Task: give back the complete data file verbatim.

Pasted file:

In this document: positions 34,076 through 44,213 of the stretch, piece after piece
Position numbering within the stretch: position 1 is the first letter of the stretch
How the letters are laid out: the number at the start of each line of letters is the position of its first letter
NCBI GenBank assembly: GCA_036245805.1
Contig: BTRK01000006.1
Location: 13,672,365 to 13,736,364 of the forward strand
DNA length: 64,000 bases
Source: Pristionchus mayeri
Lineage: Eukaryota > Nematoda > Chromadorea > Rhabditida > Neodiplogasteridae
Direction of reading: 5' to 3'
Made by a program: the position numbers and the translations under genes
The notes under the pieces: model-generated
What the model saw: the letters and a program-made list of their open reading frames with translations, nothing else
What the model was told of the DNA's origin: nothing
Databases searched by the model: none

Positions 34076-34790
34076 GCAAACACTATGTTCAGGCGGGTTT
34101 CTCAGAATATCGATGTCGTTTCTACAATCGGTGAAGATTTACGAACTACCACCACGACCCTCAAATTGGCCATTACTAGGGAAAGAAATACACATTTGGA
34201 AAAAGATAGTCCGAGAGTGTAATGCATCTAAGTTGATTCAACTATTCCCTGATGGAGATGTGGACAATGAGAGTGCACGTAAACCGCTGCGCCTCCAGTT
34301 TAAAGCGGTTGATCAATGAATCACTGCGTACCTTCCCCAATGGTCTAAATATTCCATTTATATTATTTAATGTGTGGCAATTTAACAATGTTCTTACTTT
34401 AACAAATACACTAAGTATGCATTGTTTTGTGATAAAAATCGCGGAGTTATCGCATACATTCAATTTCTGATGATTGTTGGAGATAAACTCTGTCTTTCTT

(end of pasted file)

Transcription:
In this document: positions 34,076 through 44,213 of the stretch, piece after piece
Position numbering within the stretch: position 1 is the first letter of the stretch
How the letters are laid out: the number at the start of each line of letters is the position of its first letter
NCBI GenBank assembly: GCA_036245805.1
Contig: BTRK01000006.1
Location: 13,672,365 to 13,736,364 of the forward strand
DNA length: 64,000 bases
Source: Pristionchus mayeri
Lineage: Eukaryota > Nematoda > Chromadorea > Rhabditida > Neodiplogasteridae
Direction of reading: 5' to 3'
Made by a program: the position numbers and the translations under genes
The notes under the pieces: model-generated
What the model saw: the letters and a program-made list of their open reading frames with translations, nothing else
What the model was told of the DNA's origin: nothing
Databases searched by the model: none

Positions 34076-34790
34076 GCAAACACTATGTTCAGGCGGGTTT
34101 CTCAGAATATCGATGTCGTTTCTACAATCGGTGAAGATTTACGAACTACCACCACGACCCTCAAATTGGCCATTACTAGGGAAAGAAATACACATTTGGA
34201 AAAAGATAGTCCGAGAGTGTAATGCATCTAAGTTGATTCAACTATTCCCTGATGGAGATGTGGACAATGAGAGTGCACGTAAACCGCTGCGCCTCCAGTT
34301 TAAAGCGGTTGATCAATGAATCACTGCGTACCTTCCCCAATGGTCTAAATATTCCATTTATATTATTTAATGTGTGGCAATTTAACAATGTTCTTACTTT
34401 AACAAATACACTAAGTATGCATTGTTTTGTGATAAAAATCGCGGAGTTATCGCATACATTCAATTTCTGATGATTGTTGGAGATAAACTCTGTCTTTCTT